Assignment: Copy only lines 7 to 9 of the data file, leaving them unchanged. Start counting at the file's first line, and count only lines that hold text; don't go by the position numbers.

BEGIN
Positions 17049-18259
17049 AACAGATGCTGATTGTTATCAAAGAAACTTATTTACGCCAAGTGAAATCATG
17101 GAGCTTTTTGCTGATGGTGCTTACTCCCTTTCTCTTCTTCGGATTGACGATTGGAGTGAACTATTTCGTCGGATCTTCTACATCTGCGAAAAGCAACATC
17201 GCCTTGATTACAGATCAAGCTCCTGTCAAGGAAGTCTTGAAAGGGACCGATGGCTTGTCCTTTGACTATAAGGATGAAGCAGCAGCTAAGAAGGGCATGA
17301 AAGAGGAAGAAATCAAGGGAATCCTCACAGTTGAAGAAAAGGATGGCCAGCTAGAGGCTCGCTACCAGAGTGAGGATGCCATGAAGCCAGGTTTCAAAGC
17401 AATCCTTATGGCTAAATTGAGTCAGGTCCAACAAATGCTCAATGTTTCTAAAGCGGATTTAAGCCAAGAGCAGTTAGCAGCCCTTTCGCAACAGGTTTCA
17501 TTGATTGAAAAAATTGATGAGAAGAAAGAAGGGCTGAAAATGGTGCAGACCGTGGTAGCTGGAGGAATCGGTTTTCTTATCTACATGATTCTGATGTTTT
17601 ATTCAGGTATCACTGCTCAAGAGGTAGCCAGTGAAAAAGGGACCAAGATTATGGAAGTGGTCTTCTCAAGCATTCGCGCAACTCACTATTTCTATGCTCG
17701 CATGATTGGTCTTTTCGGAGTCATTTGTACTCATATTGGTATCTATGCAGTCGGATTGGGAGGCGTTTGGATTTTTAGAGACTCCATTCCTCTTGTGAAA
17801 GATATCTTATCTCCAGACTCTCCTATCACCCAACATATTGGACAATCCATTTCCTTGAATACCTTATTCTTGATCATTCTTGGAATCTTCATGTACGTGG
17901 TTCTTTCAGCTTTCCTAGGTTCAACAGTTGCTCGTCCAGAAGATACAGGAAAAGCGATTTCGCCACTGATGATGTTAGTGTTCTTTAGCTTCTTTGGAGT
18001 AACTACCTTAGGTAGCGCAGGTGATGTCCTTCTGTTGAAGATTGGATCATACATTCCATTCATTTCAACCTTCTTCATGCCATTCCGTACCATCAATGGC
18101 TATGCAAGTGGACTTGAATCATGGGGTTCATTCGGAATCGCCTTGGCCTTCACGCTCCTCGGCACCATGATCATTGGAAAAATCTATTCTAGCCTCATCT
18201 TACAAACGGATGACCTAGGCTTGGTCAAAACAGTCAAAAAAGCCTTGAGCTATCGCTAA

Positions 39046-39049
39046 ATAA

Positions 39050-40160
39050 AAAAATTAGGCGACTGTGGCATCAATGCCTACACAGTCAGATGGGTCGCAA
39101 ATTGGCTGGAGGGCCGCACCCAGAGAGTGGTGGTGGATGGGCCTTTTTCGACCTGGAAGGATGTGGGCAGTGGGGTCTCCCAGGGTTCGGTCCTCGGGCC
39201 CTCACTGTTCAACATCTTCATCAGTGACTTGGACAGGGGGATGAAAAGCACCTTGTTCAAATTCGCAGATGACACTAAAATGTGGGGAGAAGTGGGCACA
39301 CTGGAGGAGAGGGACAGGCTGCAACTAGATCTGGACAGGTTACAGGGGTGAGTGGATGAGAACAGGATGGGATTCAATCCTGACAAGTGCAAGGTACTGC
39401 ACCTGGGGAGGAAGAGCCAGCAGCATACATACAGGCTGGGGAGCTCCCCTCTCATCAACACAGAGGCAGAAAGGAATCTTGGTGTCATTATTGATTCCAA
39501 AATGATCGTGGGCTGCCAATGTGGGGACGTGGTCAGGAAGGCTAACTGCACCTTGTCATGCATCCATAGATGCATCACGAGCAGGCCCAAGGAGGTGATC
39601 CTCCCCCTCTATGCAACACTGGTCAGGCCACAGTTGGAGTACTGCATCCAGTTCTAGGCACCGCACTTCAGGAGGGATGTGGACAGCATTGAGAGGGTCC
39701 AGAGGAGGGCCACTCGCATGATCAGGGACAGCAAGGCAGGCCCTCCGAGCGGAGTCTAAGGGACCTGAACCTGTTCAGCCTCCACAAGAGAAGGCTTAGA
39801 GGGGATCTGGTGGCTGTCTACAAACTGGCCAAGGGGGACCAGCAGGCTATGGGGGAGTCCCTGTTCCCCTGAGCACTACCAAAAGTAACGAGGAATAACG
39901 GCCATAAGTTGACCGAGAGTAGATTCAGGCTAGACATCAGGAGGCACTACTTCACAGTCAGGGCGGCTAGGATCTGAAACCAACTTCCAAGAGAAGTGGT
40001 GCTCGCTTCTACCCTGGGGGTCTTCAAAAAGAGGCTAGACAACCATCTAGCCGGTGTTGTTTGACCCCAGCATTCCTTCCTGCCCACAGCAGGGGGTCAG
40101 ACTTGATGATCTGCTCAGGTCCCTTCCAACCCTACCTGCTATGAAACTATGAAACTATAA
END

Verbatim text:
17501 TTGATTGAAAAAATTGATGAGAAGAAAGAAGGGCTGAAAATGGTGCAGACCGTGGTAGCTGGAGGAATCGGTTTTCTTATCTACATGATTCTGATGTTTT
17601 ATTCAGGTATCACTGCTCAAGAGGTAGCCAGTGAAAAAGGGACCAAGATTATGGAAGTGGTCTTCTCAAGCATTCGCGCAACTCACTATTTCTATGCTCG
17701 CATGATTGGTCTTTTCGGAGTCATTTGTACTCATATTGGTATCTATGCAGTCGGATTGGGAGGCGTTTGGATTTTTAGAGACTCCATTCCTCTTGTGAAA